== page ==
In deserts there are often terrible sandstorms, so the camel has extra-long eyelashes to keep sand out of its eyes, and also has special muscles to close its nostrils to stop sand getting into its nose! Special pads on the bottom of its feet make walking on the sand much easier than if it had hard hooves like a horse, and a thick coat of hair protects the camel both from the hot midday sun and the cold desert nights.

The most wonderful thing about the camel, though, is that it can live for many days without a drink, and even for several weeks if it can find some leafy plants to eat. It can lose up to one quarter of its body water and still keep going as strongly as ever, even though it may look very thin and starved. If we lost only half that amount we would feel very ill, because our blood would become thick and sticky and our heart would find it harder to pump the blood around our bodies. But the camel does not lose any water from its blood, so its heart still works normally. After a long time without a drink, a thirsty camel can drink 27 gallons (120 litres) of water in 10 minutes!

Some people think that camels store water in the humps on their backs—there are one- and two-humped camels—but these humps really contain stores of fat, which provide the camels with extra energy when they are feeling weak after a long journey without water. There may be as much as 100 lb (50 kg) of fat in a camel’s hump. Another thing which helps the camel to live in the desert is that its body temperature drops at night, and rises slowly during the day, so that it does not start to feel very hot until the afternoon. Our temperature varies very little between night and day (unless we are ill) so we start to feel hot quite early in the day.

What a wonderful animal the camel is! Everything about it is just right for living and travelling in the desert! Do you think the camel could have evolved to be the way it is, or was it designed and created by God?


Old world—new world

It is difficult to imagine the world being very different than it is now, but there have been two big changes since God created the earth and both of them happened because of sin.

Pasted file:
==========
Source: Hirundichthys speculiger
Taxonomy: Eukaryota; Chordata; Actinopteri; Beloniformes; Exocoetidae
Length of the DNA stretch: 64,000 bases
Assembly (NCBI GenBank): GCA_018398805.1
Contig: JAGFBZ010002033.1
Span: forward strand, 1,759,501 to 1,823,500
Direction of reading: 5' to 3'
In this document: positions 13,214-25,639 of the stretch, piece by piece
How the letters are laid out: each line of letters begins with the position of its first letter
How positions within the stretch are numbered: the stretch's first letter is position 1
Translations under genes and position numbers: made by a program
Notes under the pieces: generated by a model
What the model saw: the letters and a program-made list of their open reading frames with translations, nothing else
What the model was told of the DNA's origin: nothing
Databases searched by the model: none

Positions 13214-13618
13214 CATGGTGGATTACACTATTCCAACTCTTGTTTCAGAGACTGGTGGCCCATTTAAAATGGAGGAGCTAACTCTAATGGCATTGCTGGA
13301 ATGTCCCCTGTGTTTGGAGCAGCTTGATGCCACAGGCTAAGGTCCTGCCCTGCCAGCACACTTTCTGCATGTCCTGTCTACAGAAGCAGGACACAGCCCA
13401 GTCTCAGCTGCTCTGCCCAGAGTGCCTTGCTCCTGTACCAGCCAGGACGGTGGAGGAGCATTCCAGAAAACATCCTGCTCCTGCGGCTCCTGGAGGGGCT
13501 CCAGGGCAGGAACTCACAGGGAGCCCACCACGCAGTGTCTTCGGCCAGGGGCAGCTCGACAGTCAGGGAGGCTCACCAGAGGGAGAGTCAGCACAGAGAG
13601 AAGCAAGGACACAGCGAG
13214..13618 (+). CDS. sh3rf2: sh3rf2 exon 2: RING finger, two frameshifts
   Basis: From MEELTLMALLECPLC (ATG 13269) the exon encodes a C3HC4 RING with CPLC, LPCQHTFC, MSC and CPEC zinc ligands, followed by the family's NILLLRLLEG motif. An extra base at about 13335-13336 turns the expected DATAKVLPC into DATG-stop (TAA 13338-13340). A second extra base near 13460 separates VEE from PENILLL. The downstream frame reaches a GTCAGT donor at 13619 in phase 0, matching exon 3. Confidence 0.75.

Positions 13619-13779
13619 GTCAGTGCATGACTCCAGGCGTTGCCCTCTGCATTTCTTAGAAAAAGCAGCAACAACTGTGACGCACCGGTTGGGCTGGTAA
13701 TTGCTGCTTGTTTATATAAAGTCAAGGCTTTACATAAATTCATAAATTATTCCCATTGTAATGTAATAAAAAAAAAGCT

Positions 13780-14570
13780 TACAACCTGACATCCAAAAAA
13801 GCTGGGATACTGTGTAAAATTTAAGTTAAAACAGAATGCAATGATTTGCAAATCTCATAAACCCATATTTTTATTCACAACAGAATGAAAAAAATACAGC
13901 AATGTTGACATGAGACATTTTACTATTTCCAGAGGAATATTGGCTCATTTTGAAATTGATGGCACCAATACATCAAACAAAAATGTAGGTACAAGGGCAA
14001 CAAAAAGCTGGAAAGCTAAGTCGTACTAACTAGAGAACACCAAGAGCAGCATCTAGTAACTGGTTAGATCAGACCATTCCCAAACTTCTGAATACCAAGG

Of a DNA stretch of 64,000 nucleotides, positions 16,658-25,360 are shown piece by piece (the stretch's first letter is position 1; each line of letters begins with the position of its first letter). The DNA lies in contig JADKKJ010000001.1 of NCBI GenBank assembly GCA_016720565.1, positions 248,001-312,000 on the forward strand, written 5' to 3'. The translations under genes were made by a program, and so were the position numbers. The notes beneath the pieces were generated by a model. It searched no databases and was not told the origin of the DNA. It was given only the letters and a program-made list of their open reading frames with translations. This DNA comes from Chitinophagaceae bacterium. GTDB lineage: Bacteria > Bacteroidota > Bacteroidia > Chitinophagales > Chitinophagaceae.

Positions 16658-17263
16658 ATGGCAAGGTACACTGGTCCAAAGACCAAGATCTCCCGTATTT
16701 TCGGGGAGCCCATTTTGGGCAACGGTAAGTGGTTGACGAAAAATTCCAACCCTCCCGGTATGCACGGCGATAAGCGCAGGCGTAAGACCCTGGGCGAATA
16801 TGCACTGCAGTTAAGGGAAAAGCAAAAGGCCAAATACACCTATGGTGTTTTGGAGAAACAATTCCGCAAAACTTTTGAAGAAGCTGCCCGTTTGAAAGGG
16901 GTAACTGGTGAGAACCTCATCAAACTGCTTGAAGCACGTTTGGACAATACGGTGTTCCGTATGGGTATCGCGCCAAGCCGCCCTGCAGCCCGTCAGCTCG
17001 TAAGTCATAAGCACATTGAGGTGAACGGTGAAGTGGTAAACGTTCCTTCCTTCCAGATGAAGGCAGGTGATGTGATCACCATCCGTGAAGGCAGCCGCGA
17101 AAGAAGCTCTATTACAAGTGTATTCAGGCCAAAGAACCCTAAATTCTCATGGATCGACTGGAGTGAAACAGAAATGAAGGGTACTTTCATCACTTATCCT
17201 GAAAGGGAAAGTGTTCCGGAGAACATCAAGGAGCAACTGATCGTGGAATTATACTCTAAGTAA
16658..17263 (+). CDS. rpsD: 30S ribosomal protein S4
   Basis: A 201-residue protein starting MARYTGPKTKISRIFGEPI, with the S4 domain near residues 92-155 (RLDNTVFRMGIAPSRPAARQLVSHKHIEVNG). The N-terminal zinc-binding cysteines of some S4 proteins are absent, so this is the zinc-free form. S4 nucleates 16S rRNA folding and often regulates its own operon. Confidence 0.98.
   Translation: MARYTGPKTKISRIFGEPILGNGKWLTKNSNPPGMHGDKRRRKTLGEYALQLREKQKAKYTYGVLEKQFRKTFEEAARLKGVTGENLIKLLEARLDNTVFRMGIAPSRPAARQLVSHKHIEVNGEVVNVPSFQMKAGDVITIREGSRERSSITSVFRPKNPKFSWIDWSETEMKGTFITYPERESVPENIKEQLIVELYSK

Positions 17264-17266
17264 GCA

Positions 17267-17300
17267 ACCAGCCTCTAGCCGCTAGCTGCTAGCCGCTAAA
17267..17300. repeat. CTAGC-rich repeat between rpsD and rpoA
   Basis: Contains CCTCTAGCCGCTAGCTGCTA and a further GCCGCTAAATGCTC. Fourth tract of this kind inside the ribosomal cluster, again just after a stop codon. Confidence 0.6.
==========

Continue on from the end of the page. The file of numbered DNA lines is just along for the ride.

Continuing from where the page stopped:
In the very beginning there was no pain, suffering, sadness, or death. These things came into the world at the time we call ‘The Fall’, when Adam and Eve—the first people on earth—disobeyed God. But even though death and suffering came into the world, the whole world still enjoyed a good climate and there was plenty of (plant) food for people and animals. Yet, sadly, people went on disobeying God, and He had to punish the world by sending the great Flood. The Bible says that ‘The world of that time was deluged (flooded) and destroyed.’ (2 Peter 3:6). After the Flood, Noah and his family found a very different world that was harder to live in.

What a terrible thing sin is! How it has spoilt our world! In fact, sin is so terrible that the Lord Jesus Christ, God’s Son, had to come from heaven and die on a cruel cross to save us. One day this world, with all its sin and pain, is going to come to an end but God has promised to create ‘a new heaven and a new earth, the home of righteousness.’ (2 Peter 3:13). But we have to prepare for that new world whilst we are still in this old world. And there is only one way to do this—by coming to God through Jesus!